• Yasiel Puig is 3-for-7 with three stolen bases in his first two California League games.
  • Joc Pederson hit a walk-off RBI single on Wednesday. He finished 2-for-5 and is hitting a robust .350/.448/.650 line with 12 home runs since July 1.
  • Rubby De La Rosa had a nice outing with the Arizona League Dodgers on Tuesday: 3 IP, 1 H, 0 R, 0 BB, 3 K. He's far too advanced for the league, but it's nice to see him throwing. In fact, Ken Rosenthal tweeted and said he averaged 97 MPH on his fastball during his 42-pitch outing.
  • The Lookouts are three games ahead of the Jackson Generals (Mariners) for the second-half division title. If they make the playoffs, it'll be partly due to a filthy bullpen of Steve Ames, Eric Eadington, Red Patterson, Steven Rodriguez and Javier Solano. That's about as good as it gets.
Photo credit: X Wad, Wikimedia Commons

Wednesday, August 15, 2012

Chad Billingsley picks right time to pitch well for the Dodgers

Chad Billingsley's resurgence is quite refreshing and encouraging. The 28-year-old is throwing the way we all know he can.

The Dodgers didn't land the starting pitcher they coveted at the trade deadline (though, they later acquires Joe Blanton), but it's almost like they acquired a No. 2 in Billingsley.

He's posted some great numbers since returning from the disabled list: 34 2/3 IP, 27 H, 6 R, 6 ER, 6 BB, 23 K. Those numbers are good for a 1.56 ERA, 0.95 WHIP and a .209 batting average against. That's elite-level production.

Billingsley has shown flashes like this in the past and it's unrealistic to expect he'll be able to sustain this type of success. However, it's exactly what the Dodgers needed in the rotation at this point.

Chris Capuano, despite his fantastic outing last week, has struggled and Aaron Harang has been expectedly mediocre.

So, here's to Billingsley (and his fancy new beard) pitching well enough to help the Dodgers get to the postseason.

Photo credit: SD Dirk, Flickr

Sunday, August 12, 2012

Dodgers promote Yasiel Puig to Rancho Cucamonga

The Dodgers just might have promoted Yasiel Puig to Rancho Cucamonga. Here's a tweet from sp11ke (former minor-leaguer):
"#Dodgers Yasiel Puig is in the stands here at Rancho Cucamonga. I guess his 1.500 OPS in 9 AZL games was enough."
It makes sense. The Dodgers wouldn't just randomly have Puig attend a game in Rancho from Arizona, so it's a safe assumption.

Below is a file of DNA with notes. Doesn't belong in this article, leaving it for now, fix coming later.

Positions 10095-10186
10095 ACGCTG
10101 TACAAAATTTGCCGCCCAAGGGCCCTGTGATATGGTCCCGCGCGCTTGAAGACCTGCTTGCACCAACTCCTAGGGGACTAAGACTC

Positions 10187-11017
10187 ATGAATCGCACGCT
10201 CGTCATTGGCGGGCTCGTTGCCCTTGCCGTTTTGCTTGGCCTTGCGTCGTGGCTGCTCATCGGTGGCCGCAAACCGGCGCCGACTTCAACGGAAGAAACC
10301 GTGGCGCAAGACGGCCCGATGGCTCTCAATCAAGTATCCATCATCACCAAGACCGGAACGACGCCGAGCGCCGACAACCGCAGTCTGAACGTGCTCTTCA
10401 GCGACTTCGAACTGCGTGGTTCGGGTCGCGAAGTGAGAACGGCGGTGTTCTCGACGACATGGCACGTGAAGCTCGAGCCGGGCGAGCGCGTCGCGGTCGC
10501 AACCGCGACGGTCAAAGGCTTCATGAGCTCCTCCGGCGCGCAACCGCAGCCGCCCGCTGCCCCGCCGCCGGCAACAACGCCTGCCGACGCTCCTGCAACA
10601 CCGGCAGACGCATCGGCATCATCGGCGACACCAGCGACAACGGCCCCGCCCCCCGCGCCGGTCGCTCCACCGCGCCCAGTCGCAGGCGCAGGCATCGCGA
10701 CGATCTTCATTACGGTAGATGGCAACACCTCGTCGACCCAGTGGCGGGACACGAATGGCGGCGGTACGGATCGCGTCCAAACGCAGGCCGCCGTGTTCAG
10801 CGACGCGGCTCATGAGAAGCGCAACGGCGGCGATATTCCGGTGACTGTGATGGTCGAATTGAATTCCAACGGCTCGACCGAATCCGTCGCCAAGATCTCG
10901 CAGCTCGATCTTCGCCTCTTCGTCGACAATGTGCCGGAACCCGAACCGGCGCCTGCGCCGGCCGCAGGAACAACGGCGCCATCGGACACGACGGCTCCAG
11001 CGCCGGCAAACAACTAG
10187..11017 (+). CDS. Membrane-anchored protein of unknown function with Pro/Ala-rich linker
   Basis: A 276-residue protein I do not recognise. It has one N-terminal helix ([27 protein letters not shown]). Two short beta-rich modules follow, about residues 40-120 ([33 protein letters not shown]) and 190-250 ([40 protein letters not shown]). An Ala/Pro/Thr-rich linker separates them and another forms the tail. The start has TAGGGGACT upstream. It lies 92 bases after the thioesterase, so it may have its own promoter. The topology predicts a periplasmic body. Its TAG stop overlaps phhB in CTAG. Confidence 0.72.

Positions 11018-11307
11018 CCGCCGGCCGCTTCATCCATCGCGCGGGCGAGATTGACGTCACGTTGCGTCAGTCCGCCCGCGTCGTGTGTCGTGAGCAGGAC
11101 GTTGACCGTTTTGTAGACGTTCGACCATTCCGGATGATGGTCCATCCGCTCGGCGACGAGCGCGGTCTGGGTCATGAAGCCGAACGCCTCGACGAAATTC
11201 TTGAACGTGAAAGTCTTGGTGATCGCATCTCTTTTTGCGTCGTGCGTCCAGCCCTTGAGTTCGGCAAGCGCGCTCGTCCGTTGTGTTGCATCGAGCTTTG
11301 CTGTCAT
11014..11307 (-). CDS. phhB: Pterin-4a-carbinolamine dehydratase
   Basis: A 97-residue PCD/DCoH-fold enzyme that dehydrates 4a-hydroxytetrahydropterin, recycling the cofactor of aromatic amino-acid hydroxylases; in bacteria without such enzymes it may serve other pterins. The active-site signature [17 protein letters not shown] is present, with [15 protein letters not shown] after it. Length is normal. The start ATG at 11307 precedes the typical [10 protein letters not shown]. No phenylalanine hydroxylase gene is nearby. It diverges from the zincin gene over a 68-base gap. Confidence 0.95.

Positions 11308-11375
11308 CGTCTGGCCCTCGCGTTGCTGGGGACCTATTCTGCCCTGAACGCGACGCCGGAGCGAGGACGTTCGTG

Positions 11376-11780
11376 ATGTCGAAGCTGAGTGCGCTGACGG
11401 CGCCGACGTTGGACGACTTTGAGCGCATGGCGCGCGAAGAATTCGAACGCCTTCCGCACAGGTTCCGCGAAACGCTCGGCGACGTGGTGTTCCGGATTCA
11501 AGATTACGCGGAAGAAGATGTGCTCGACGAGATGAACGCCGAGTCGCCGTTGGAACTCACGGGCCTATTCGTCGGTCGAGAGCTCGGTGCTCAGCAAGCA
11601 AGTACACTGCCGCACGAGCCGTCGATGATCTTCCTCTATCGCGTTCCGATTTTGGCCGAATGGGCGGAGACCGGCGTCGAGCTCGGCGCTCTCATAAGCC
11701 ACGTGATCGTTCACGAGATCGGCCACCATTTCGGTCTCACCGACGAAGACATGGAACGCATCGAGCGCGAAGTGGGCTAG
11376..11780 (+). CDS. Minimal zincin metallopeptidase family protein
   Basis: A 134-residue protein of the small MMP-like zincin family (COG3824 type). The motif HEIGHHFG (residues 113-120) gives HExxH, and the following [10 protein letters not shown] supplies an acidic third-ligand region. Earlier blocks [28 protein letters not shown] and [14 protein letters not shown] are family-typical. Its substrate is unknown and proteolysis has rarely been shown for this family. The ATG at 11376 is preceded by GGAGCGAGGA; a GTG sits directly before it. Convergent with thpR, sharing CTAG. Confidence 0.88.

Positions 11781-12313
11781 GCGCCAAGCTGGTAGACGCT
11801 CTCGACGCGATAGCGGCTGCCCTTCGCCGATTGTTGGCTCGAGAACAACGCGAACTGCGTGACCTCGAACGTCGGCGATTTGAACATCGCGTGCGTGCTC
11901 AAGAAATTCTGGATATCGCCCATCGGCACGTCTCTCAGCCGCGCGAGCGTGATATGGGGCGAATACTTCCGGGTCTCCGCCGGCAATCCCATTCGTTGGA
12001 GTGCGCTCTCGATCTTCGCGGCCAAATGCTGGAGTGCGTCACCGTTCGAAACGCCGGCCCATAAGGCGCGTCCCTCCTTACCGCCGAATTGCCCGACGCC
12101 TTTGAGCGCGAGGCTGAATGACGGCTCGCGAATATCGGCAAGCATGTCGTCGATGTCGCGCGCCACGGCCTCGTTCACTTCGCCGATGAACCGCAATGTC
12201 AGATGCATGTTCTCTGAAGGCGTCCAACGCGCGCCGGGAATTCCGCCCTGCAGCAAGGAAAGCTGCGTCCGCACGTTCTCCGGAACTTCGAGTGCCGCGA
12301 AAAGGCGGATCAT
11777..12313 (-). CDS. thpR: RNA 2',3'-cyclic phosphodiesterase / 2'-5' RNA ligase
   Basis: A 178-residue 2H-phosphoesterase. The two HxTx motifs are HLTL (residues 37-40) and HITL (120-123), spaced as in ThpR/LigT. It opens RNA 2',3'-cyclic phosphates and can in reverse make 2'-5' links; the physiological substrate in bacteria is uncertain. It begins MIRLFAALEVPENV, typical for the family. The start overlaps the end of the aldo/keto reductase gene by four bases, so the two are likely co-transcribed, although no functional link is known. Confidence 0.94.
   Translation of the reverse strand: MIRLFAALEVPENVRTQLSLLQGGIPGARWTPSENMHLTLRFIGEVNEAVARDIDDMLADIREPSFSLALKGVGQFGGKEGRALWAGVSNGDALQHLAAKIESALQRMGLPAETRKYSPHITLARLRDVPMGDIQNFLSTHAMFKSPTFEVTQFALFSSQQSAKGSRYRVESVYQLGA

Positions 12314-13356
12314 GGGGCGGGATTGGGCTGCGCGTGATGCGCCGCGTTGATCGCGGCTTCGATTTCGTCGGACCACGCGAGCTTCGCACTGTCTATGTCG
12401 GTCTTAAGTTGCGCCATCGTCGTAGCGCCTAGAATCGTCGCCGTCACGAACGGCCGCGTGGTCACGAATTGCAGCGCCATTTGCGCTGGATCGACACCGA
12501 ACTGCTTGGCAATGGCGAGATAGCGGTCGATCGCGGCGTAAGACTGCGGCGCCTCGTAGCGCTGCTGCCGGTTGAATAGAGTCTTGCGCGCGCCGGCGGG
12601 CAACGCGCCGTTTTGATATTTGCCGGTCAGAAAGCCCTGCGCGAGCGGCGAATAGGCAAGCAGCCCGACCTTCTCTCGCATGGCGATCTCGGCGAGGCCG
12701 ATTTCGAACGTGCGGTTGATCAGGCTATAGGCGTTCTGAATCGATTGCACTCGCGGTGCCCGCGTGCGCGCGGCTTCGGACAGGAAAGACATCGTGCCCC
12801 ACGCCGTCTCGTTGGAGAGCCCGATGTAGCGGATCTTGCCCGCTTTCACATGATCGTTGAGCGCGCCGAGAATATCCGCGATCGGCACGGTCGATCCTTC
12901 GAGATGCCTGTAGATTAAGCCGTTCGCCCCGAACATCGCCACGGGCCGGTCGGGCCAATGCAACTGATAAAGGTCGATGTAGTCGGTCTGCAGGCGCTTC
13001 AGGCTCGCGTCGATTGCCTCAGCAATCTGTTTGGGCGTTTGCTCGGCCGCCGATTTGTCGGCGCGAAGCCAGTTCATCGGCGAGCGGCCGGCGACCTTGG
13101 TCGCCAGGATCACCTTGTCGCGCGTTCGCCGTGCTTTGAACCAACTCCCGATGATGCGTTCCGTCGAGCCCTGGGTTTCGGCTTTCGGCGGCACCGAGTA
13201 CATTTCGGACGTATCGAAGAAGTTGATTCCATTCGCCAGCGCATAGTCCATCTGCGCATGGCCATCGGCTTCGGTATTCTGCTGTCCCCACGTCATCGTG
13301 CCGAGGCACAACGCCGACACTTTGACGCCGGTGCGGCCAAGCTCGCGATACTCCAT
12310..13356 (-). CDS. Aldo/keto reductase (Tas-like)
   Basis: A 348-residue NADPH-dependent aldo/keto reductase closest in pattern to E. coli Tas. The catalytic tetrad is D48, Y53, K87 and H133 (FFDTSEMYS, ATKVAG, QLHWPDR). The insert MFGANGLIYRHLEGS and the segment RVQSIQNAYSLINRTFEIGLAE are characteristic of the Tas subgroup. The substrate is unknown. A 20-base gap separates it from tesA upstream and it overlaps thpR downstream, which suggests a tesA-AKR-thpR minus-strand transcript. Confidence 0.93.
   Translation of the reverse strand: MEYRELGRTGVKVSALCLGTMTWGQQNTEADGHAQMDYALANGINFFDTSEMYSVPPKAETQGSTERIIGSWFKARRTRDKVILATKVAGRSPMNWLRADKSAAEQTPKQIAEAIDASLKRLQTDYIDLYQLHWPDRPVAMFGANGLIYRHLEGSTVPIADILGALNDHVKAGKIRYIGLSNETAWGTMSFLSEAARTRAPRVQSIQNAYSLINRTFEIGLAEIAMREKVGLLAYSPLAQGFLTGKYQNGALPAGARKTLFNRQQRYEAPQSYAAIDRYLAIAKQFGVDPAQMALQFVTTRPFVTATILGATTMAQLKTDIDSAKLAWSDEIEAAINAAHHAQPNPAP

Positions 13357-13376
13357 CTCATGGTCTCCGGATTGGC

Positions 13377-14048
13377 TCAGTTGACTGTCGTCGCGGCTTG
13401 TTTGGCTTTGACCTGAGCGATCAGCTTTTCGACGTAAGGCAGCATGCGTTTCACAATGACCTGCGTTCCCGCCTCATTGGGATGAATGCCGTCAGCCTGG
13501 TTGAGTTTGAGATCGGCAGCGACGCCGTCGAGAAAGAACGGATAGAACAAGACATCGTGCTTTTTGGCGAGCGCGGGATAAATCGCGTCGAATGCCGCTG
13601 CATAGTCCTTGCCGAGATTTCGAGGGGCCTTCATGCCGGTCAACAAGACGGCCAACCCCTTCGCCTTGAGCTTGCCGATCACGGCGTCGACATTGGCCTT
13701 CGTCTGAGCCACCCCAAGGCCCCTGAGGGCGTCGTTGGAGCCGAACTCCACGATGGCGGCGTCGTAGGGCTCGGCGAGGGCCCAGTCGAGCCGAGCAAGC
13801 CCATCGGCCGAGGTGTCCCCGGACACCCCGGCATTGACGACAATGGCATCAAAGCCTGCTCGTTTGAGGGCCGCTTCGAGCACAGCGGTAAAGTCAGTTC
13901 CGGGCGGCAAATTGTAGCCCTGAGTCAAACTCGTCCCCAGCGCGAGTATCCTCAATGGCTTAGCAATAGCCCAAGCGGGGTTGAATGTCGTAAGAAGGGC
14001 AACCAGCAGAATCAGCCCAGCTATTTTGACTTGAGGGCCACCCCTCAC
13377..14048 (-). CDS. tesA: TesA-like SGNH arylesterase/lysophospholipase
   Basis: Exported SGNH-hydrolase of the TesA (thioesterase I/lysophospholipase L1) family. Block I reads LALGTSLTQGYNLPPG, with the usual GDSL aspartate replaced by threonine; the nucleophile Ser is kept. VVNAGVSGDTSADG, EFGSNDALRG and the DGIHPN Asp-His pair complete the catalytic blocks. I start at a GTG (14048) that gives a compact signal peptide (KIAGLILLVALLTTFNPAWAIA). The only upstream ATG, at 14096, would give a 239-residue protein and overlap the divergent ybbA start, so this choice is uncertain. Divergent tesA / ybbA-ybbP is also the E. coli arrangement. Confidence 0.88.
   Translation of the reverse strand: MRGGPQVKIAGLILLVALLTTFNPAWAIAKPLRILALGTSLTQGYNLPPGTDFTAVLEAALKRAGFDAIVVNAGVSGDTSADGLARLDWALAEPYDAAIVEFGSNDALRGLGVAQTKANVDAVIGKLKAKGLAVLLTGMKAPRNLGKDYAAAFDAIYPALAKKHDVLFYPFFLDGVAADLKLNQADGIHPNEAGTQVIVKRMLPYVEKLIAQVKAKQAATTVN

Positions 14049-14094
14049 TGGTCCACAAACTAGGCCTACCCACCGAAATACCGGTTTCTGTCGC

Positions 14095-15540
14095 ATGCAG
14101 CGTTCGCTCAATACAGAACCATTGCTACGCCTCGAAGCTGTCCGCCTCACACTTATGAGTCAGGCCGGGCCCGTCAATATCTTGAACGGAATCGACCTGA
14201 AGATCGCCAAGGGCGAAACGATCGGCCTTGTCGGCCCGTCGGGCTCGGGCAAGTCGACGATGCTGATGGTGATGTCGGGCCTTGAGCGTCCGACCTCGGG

Update (Aug. 13, 10:07 a.m.): Now it's official, per Dylan Hernandez of the L.A. Times.

With the addition, the Quakes are going to be absolutely stacked. Even after trading Leon Landry, the lineup could have the likes of Puig, Joc Pederson, Bobby Coyle, Angelo Songco, Jonathan Garcia, Austin Gallagher and Christopher O'Brien in it.

It's obvious Puig hasn't faced much of a challenge in the Arizona League, so I like the aggressive promotion. Remember, he's 21 years old and played at the highest level of ball in Cuba as a teenager. It's an appropriate level for him.

A 2-3-4 of Pederson-Coyle-Puig is going to look awfully nice. I just wish the Dodgers had made this move (if it's actually happening) a week earlier. The Quakes were just in Modesto and that's only about a 90-minute drive from my place. I would have been nice to see Puig in person this earlier in his professional career. But I digress.

This also means someone could soon be on his way to Chattanooga to join the Lookouts. While Songco hasn't fared particularly well at either level of A-ball this season, I'd be on him going to Double-A. He was supposed to begin 2012 there anyway. This season has almost been a lost one for him. I'm hoping he can bounce back in 2013.

Photo credits
Puig: YouTube screen cap
Songco: Dustin Nosler, Feelin' Kinda Blue

Thursday, August 9, 2012

Dodgers troll Jerry Sands by recalling him for one start

My fondness of Tony Gwynn is no secret. When the Dodgers signed him to a 2-year deal this winter, I was all in favor of it.

But when the Dodgers acquired Shane Victorino from the Phillies, Gwynn's designation was inevitable.

Gwynn still has value to a team. His defense in center field is elite, his speed off the bench is something that's coveted late in games and he's adept at pinch-hitting, as he boasts a career .305/.372/.405 triple slash in the role.

I'm a little surprised he wasn't picked up off waivers by a team in need of a pinch-hitter and defensive stud in center with speed, but he'll play with Albuquerque for the time being.

So, the Dodgers recalled Jerry Sands to take Gwynn's place on the roster. Sands was on fire before being recalled: .476/.500/.952 with six home runs and 21 RBI. Almost everyone thought Sands was being recalled to take the place of James Loney and Juan Rivera at first base -- at least, that's what would have made since.

Instead, Sands started one game and was demoted when Adam Kennedy was activated from the disabled list.

I'm not sure what exactly Sands has done to the Dodgers or the front office, but they aren't giving him a fair shake. He had an eight-game stint earlier this season in which he didn't do much, but he closed last season hitting the ball well. I can accept the fact the roster was too full for him at the start of the season, but what do the Dodgers have to lose in playing Sands in first base everyday?

Nothing. Absolutely nothing. He's an adequate defender at first (Loney is better in that department), but Sands can be as effective -- if not more effective -- than Rivera.